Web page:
Review: The Leveller by Julia Durango

the leveller

Publication Date: June 23rd, 2015
Publisher: HarperTeen

Synopsis: Nixy Bauer is a self-made Leveller. Her job? Dragging kids out of virtual reality and back to their parents in the real world. It’s normally easy cash, but Nixy’s latest mission is fraught with real danger, intrigue, and romance.

Nixy Bauer is used to her classmates being very, very unhappy to see her. After all, she’s a bounty hunter in a virtual reality gaming world. Kids in the MEEP, as they call it, play entirely with their minds, while their bodies languish in a sleeplike state on the couch. Irritated parents, looking to wrench their kids back to reality, hire Nixy to jump into the game and retrieve them.

But when the game’s billionaire developer loses track of his own son in the MEEP, Nixy is in for the biggest challenge of her bounty-hunting career. Wyn Salvador isn’t some lazy kid looking to escape his homework: Wyn does not want to be found. And he’s left behind a suicide note. Nixy takes the job but quickly discovers that Wyn’s not hiding—he’s being held inside the game against his will. But who is holding him captive, and why?

Nixy and Wyn attempt to fight their way out of a mind game unlike any they’ve encountered, and the battle brings them closer than either could have imagined. But when the whole world is virtual, how can Nixy possibly know if her feelings are real?

Gamers and action fans of all types will dive straight into the MEEP, thanks to Julia Durango’s cinematic storytelling. A touch of romance adds some heart to Nixy’s vivid, multidimensional journey through Wyn’s tricked-out virtual city, and constant twists keep readers flying through to the breathtaking end.

My Review:
star2star2star2star2star2

This book is fun.

I can’t remember the last time I finished a book, sat down, and said that.  But as soon as I finished it, it’s exactly how I summed this book up.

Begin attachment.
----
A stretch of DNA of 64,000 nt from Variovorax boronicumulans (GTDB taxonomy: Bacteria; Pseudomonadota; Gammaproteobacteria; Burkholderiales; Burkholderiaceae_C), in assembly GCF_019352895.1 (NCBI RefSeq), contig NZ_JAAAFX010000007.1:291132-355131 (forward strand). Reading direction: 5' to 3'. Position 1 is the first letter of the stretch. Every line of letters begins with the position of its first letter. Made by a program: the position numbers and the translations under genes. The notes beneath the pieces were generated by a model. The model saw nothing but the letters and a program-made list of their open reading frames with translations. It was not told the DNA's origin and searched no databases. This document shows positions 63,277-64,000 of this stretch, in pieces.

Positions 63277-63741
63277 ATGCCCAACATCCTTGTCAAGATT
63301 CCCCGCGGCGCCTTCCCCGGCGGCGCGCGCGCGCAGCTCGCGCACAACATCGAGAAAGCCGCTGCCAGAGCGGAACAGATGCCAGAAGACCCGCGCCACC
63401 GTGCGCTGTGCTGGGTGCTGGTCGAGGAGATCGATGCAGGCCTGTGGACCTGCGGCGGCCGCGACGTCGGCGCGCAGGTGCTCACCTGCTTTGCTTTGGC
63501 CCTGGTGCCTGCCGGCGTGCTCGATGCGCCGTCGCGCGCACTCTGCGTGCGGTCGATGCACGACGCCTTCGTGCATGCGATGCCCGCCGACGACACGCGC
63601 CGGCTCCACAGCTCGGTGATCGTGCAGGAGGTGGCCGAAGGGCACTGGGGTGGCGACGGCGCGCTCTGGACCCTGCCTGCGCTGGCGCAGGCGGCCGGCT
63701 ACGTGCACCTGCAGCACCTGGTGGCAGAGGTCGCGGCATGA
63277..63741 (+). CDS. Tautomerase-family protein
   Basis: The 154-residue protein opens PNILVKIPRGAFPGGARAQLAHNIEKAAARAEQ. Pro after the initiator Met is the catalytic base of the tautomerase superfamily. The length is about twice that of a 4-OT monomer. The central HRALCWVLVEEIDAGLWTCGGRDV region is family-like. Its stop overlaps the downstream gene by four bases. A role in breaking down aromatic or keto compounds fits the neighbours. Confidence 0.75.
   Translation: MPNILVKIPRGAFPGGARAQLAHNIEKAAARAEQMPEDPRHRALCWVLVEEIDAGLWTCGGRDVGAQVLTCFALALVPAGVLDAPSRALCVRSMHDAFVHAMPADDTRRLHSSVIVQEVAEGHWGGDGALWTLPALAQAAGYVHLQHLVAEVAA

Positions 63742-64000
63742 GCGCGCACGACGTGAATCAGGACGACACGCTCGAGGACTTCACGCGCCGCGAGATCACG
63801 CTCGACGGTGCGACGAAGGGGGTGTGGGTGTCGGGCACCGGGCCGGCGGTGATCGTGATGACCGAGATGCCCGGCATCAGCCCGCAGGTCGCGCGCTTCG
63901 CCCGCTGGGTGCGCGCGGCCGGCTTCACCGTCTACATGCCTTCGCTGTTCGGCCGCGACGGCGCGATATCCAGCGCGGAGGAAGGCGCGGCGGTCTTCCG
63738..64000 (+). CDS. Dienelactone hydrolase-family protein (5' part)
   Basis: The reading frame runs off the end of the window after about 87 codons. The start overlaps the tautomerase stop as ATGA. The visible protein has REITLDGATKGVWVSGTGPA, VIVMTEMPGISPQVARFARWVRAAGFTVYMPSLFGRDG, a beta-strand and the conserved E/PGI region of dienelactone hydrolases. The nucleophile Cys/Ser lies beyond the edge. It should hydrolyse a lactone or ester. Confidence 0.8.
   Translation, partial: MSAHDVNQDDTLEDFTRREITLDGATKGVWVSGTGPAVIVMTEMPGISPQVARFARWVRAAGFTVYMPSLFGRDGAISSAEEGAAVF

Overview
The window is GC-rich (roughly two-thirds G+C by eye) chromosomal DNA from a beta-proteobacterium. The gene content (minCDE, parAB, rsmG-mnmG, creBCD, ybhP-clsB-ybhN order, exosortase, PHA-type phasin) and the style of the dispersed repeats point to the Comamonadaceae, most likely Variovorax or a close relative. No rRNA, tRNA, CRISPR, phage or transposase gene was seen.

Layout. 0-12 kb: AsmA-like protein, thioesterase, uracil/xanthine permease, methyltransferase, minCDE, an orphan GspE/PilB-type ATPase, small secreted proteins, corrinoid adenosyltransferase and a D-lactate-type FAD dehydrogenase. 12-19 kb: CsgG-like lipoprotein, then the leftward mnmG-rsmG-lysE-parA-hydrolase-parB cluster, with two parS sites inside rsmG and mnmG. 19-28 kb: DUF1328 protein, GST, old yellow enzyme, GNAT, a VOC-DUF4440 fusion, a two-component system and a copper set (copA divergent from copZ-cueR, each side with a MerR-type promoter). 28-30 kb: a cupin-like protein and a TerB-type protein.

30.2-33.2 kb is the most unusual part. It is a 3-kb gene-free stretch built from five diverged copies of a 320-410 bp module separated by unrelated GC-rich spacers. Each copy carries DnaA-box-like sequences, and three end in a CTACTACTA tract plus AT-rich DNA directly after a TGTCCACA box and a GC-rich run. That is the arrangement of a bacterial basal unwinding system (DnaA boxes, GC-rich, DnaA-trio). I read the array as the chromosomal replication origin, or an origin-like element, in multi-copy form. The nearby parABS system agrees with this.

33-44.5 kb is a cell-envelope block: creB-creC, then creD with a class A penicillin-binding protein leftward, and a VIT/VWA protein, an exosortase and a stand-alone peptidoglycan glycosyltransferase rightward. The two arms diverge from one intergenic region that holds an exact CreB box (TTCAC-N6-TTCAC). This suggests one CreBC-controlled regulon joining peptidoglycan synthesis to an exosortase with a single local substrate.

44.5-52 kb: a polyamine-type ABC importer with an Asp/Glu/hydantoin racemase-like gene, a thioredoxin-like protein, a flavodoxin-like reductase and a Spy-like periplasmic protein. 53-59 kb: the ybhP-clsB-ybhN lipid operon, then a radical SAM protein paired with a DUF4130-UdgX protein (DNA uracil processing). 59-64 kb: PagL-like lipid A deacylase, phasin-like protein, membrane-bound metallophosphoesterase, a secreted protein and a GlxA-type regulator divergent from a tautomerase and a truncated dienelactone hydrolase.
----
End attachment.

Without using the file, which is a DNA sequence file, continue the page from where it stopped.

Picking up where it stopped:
It felt like a vacation from a lot of other books I’ve been reading lately.

The Leveller didn’t have a deep plot line, complex characters, or ridiculous twists that keep you guessing the entire way through.  It’s not so science fiction-y that you need time to digest what you’re reading before you continue, and it definitely seems somewhat juvenile in some places.  I’ll admit it, I normally hate that kind of thing, and typically lose count of the amount of eye rolls I do before tossing the book aside and starting a new one, but man, this was just…fantastic.

It starts off with Nixy Bauer, who has a job bringing kids back from the virtual reality world, the MEEP, when they have spent more than their allotted time there and don’t come back on their own.  She is paid for her services, and her motto is “Nixy Bauer, home in an hour” (like I said, it’s juvenile in some spots, but bear with it, because the book is amazing).  Her friends, Moose and Chang, spend their time creating hacks that allow kids to do things in this virtual reality world that aren’t authorized – such as staying in the world longer than the four hours they’re permitted.  So she goes into the various worlds, brings the kids out, and gets paid.  It’s a pretty cool job, if you ask me.

Her parents both work for the MEEP creator, and when his son goes missing inside the virtual reality world, and none of the people he has hired to get him back out are able to help, he comes to Nixy.  While Nixy isn’t too keen on the idea at first, she eventually agrees to it, and she goes into the virtual reality world of Wyn to try and bring him back out.

Only after making it past all the rooms that hold terrifying things (think sharks, ghosts, etc.), and the maze that will lead her to Wyn, she finds herself trapped in this world as well, and the two of them have to work together to get out.

Of course you’ll find the typical romance (I mean, it’s expected, and does not disappoint.  At least there’s no love triangle, so there’s that), but it’s actually kind of cute…the kind of cute that makes you go “Aweeee” and keep reading to see what happens between them.

The characters aren’t exactly complex, but they’re pretty well developed in my opinion, and I couldn’t help but smile at some of the things that Nixy says and does.  It’s just cute.  The way she swears in other languages instead of English is kind of amusing.

It seems like this book is going to be the first book in a new series, so I’m really excited to see where the author goes with this.  The ending wasn’t exactly a cliffhanger, so I’m wondering if the same characters will be in the next one, and it will continue the story where it left off, or if it will be a completely different story than Nixy and Wyn.  I’m hoping it continues the story.  In either case, I’ll be reading this book at least a few more times!

Note: I received a copy of this book from the publisher in exchange for an honest review.

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